Infection Prevention is Everybody's Business

The cold and flu season is upon us again and each of us has an important role to play in preventing infection. Unfortunately, seniors and caregivers are two of the most likely groups of people to get sick. Older adults have weaker immune systems and so do most caregivers (due to lack of sleep and chronic stress). And because you spend a lot of time together, you’re more likely to pass germs back and forth.

Even so, there’s still a lot that you can do to reduce the chances that you or your older adult will get sick and to reduce the length or severity of an illness. Basically, the goal is to boost the immune system and reduce exposure to germs.

Below are 10 infection prevention tips to reduce risk for seniors and caregivers

1)  Wash or sanitize hands thoroughly and often 

Hand washing is the key! Frequent hand washing with regular soap is an effective way to get rid of cold and flu germs.

Using regular soap is fine because rubbing the hands together for at least 20 seconds is what eliminates germs – long enough to sing the Happy Birthday song twice. Make sure to clean under the nails, backs of hands, between fingers, and wrists.

If you can’t get to soap and water often enough, use hand sanitizer to kill cold and flu germs. This may be a good option for older adults who can’t easily get up to wash their hands.

2)  Get preventative vaccines

Getting a flu shot reduces the risk of getting the flu. It also reduces the severity of the illness and protects against complications – both especially important for seniors. And when you get a flu shot, you reduce the risk that you’ll get sick and infect your older adult.

Two vaccines are specifically designed for people 65 and older – the “high dose” and “adjuvanted” flu vaccines. 

People who are 65 years of age and older should also be up to date with pneumococcal vaccinations to protect against pneumococcal disease, such as pneumonia, meningitis, and bloodstream infections. Pneumococcal pneumonia is an example of a serious flu-related complication that can cause death. Talk to your doctor to find out which pneumococcal vaccines are recommended for you. You can get the pneumococcal vaccine your provider recommends when you get the flu vaccine.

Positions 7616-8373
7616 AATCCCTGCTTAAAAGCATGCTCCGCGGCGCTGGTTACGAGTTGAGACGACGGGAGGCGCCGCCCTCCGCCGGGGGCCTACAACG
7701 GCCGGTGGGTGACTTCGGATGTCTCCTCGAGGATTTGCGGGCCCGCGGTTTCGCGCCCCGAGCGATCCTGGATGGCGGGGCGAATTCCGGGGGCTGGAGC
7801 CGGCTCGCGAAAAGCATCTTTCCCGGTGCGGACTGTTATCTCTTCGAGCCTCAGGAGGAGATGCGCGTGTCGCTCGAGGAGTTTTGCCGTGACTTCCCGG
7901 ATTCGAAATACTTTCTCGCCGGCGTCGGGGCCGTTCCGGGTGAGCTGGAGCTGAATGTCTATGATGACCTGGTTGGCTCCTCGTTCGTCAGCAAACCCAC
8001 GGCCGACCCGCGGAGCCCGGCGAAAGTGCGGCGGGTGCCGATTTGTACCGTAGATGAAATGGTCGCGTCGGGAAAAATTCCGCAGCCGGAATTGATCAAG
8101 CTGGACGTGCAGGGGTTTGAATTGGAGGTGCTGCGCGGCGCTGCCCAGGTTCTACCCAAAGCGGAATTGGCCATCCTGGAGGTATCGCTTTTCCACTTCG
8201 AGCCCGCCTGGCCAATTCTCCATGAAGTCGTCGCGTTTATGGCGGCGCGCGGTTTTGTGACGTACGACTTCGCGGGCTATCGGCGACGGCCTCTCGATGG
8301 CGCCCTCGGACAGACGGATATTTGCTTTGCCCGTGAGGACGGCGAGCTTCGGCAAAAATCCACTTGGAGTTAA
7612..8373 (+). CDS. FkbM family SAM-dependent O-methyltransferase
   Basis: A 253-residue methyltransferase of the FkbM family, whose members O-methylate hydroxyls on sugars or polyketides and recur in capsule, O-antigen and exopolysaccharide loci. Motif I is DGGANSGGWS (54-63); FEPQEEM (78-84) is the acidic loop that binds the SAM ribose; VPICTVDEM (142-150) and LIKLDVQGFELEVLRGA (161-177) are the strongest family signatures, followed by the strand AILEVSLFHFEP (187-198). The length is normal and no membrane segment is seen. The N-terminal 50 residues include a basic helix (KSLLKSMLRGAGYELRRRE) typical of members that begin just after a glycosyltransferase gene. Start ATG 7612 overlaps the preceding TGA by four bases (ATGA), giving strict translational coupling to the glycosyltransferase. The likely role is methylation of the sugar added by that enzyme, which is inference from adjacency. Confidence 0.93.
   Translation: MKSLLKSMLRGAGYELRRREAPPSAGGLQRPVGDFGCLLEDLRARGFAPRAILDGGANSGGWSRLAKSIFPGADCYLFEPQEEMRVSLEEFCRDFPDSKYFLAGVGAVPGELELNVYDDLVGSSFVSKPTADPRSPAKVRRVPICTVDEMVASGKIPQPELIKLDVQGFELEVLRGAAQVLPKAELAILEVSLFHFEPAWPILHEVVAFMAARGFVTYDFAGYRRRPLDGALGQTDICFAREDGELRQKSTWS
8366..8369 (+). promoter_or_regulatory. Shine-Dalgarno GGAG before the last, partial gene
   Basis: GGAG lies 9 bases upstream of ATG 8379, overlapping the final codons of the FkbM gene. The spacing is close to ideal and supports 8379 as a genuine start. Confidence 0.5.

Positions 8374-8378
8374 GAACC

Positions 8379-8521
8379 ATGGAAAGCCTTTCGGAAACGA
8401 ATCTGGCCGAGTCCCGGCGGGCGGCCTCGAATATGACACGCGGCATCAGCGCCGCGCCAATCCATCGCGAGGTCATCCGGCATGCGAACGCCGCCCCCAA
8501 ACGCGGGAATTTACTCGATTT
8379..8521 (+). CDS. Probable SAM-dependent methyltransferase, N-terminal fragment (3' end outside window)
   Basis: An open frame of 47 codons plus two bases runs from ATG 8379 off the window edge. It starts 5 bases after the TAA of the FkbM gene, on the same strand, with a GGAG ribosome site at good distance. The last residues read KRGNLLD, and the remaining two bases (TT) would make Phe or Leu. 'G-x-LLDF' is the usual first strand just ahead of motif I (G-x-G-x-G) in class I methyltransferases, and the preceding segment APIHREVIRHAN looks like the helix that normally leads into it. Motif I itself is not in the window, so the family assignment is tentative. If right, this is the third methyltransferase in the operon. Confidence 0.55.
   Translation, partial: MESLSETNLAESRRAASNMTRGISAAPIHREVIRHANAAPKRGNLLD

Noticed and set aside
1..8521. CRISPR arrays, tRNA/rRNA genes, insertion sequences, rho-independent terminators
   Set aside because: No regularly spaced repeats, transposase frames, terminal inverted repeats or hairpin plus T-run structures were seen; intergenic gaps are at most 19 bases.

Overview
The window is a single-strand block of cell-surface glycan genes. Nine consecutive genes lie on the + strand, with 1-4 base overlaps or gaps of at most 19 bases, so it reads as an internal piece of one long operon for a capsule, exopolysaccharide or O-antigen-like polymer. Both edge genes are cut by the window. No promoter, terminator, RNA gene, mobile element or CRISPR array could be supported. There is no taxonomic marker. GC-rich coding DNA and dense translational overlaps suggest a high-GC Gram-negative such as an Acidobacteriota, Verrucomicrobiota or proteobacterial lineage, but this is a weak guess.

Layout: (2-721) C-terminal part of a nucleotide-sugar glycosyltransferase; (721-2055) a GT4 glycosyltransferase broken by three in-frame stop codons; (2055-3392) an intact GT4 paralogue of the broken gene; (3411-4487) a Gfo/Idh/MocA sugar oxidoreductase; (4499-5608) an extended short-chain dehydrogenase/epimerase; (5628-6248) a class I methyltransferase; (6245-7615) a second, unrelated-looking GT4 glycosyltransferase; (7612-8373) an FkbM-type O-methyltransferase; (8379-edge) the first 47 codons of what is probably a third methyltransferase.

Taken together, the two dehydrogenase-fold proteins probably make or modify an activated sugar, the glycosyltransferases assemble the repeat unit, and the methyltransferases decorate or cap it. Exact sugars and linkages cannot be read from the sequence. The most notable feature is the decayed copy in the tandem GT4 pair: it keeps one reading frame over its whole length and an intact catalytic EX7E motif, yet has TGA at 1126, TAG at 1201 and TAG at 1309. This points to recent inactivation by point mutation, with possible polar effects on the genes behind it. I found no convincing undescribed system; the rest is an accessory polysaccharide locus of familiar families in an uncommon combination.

3) Exercise regularly 

Moderate exercise boosts the immune system and could reduce risk of a cold by a third. Even though caregiving doesn’t leave a lot of time for exercise and older adults may not have a lot of endurance, any amount of regular exercise will benefit the body and immune system.

4)  Avoid touching the eyes, nose, and mouth

We often touch our faces without thinking, which is a common way for cold and flu germs to enter the body. To reduce the risk of getting sick, minimize touching of the face.

5) Clean the environment to eliminate germs

Try to keep the environment as germ-free as possible. That means using disinfectant when cleaning, especially in the bathroom and kitchen.

When cleaning, pay special attention to germ hot spots like doorknobs, light switches, and kitchen and bathroom counters. And, make sure to disinfect cleaning sponges and rags (a breeding ground for germs) by changing them frequently, soaking in bleach, microwaving for 1 minute, or running through the dishwasher.

In workplaces outside of the home, wash your hands after touching communal office spaces and regularly disinfect your own work area.

6) Sanitize your mobile devices

Something that many people forget is how dirty and germ-filled their mobile device is. Clean it regularly with sanitizing wipes or rubbing alcohol – being careful not to wet the electronics.

7) Stay away from people who are sick

It might sound obvious, but it’s worth repeating: keep your distance from people who are sick. If you need to be around a sick person, limit your contact and avoid unnecessary touching like shaking hands or hugging.

8)  Avoid crowds and unnecessary travel

Try to avoid being in large groups of people, especially in poorly-ventilated spaces. That increases the chance of catching a cold or flu from an infected person.

9) Drink plenty of liquids

Drinking plenty of liquids, especially plain water or hot tea, helps the nasal passages stay moist and trap germs before they can spread into the body.

10)  Eat healthy, balanced meals 

Eating healthy, balanced meals is especially important and can reduce the risk of getting sick. A healthy diet:

  • focuses on fruits, vegetables, whole grains, and low-fat or fat-free milk and milk products.
  • includes lean meats, poultry, fish, beans, eggs, and nuts.
  • is low in saturated fats, trans fats, cholesterol, salt (sodium), and added sugars. 

Fruits and vegetables are high in vitamins and minerals. Protein is necessary to help your body repair cells and make new ones. Foods high in fiber such as fruits, vegetables, and whole grains may improve digestion. Certain vitamins may help prevent damage to the body's cells. They also may help repair damage to your body tissue caused by a chronic disease. Omega-3 fatty acids are found in fish and may help decrease constipation and inflammation. 

If you or your loved one is struggling with chronic illness, medication management or ensuring a safe and healthy home environment, contact EveryStep Home Care for assistance. We now provide in-home care in 20 central, south-central and southern Iowa counties. Call 855-867-4692 to reach our team, or learn more at